The 2020 Nobel Peace Prize has officially been awarded to the World Food Programme for its work providing food for hungry people around the world, particularly during the pandemic, and for laying a foundation for peace between warring nations.
According to the Norwegian Nobel Committee, the global COVID-19 pandemic has “contributed to a strong upsurge in the number of victims of hunger in the world.” Between the pandemic and increased conflict in certain nations, the number of people experiencing life-threatening food insecurity was expected to double this year to about 265 million people.
The World Food Programme, a United Nations agency and the largest humanitarian nation in the world that addresses international issues of food insecurity, has stepped up to meet that need. Last year, the organization assisted nearly 100 million people in 88 countries. This year, it’s helping even more people and focusing its efforts on war-torn areas such as Yemen, the Democratic Republic of Congo, Nigeria, South Sudan, and Burkina Faso, in order to prevent hunger from becoming a weapon of war.
“In the face of the pandemic, the World Food Programme has demonstrated an impressive ability to intensify its efforts,” Berit Reiss-Andersen, the chair of the Norwegian Nobel Committee, said as she announced the prize in Oslo. “The combination of violent conflict and the pandemic has led to a dramatic rise in the number of people living on the brink of starvation.”
In 2015, eradicating hunger became one of the UN’s official Sustainable Development Goals. Since then, the World Food Programme has been the primary organization helping the UN achieve this goal.
“Until the day we have a medical vaccine, food is the best vaccine against chaos,” the World Food Programme itself has stated.
The Norwegian Nobel Committee believes the mission of the World Food Programme is one that all nations should be able to get behind. It emphasizes that providing food to the hungry not only improves food stability but also improves overall stability and peace. The World Food Programme’s humanitarian efforts have greatly improved the quality of life for people in South America, Africa, and Asia.
By awarding the Nobel Peace Prize to the World Food Programme, the Norwegian Nobel Committee hopes to open more eyes to the issue of hunger in our world. Millions suffer from hunger and food insecurity every day, but the World Food Programme is making huge strides toward keeping warring parties from using hunger as a weapon of conflict, as well as toward “advancing the fraternity of nations,” a topic which Alfred Nobel referenced in his will.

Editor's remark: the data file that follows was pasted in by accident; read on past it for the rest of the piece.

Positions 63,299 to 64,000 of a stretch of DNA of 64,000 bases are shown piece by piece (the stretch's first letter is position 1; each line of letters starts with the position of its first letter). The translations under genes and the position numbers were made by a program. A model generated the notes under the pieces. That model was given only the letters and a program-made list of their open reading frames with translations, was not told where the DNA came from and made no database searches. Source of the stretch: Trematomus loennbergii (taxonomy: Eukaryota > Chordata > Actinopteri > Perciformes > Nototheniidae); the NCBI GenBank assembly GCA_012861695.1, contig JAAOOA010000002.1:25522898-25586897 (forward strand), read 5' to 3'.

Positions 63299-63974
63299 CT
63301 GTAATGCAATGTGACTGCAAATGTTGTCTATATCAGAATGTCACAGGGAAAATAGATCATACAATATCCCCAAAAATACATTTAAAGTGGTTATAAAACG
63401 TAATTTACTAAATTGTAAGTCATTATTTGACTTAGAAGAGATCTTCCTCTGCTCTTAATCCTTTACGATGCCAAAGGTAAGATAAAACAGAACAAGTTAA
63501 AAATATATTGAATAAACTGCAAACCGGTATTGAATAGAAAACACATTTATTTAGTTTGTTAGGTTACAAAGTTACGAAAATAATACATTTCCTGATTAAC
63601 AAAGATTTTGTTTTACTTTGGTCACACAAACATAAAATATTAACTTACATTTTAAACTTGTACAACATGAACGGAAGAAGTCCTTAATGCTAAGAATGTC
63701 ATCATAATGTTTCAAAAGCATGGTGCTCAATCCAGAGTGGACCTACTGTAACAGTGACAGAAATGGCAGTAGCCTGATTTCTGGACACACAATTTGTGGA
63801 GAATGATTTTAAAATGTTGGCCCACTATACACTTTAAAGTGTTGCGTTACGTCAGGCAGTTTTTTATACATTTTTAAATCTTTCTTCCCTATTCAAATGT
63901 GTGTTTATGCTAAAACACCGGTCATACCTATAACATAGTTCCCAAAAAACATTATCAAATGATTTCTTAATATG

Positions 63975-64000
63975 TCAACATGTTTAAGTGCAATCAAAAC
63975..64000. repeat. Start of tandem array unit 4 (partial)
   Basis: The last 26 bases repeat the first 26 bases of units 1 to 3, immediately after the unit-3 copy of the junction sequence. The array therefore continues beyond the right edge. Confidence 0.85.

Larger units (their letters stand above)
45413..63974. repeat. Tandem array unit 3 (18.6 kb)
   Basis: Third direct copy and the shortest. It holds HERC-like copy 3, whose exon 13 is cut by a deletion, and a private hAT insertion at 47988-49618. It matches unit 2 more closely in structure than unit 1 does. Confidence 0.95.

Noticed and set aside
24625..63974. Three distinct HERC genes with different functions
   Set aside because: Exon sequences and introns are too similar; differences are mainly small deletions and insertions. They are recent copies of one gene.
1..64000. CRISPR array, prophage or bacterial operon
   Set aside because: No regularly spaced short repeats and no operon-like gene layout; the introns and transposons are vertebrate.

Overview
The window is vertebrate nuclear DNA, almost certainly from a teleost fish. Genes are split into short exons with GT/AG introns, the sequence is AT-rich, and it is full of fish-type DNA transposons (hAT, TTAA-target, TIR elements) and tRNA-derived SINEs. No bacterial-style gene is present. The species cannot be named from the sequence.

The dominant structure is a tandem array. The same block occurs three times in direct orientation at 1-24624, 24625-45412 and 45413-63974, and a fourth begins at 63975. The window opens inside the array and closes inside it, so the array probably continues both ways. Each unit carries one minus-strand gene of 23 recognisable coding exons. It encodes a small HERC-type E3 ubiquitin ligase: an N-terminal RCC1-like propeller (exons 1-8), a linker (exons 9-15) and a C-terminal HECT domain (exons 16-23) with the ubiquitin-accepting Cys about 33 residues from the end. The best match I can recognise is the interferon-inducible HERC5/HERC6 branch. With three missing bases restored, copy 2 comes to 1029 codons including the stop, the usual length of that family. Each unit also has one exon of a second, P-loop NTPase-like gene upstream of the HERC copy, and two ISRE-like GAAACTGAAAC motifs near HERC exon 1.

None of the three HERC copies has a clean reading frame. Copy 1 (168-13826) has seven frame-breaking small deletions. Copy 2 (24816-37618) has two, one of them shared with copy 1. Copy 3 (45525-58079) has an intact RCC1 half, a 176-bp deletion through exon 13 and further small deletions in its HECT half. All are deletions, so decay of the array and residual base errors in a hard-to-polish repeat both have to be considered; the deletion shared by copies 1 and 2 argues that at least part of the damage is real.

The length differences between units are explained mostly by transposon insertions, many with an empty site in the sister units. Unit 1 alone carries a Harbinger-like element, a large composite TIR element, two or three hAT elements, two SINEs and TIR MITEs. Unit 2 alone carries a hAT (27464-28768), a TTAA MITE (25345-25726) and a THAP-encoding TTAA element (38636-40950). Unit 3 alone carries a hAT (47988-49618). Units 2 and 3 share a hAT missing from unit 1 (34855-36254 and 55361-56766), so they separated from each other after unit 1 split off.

If you’ve been a longtime reader or donor at The Hunger Site and GreaterGood.com, you may recall that the World Food Programme was one of our original charity partners starting in 1999.
GreaterGood has since transitioned to partnering with U.S.-based charities where we’re able to do the most good, but we continue to support the World Food Programme in a variety of ways. In recent years, we’ve created petitions arguing for better government funding for the World Food Programme. We’ve also raised funds that were earmarked for the World Food Programme in response to specific famines and natural disasters.
“The work of the WFP is very deserving of the Nobel Prize for Peace, since increased food insecurity and famine is one of the strongest correlates of war, and many of the countries most impacted by conflict suffer chronic food shortages (like Yemen),” says Tim Kunin, CEO of GreaterGood.
The World Food Programme certainly deserves this prestigious award for its work combatting hunger around the globe. We at GreaterGood are proud to have had the opportunity to support the World Food Programme and to share in its mission to decrease food instability for all people.
GreaterGood works hard to source products from conflict zones and refugee camps, which helps war-ravaged societies and economies rebuild. We also go to great lengths to obtain fair-trade products from landlocked countries such as Afghanistan, Armenia, Bolivia, and Uganda, where food insecurity is an even bigger problem.
Elizabeth Nelson is a wordsmith, an alumna of Aquinas College in Grand Rapids, a four-leaf-clover finder, and a grammar connoisseur. She has lived in west Michigan since age four but loves to travel to new (and old) places. In her free time, she. . . wait, what’s free time?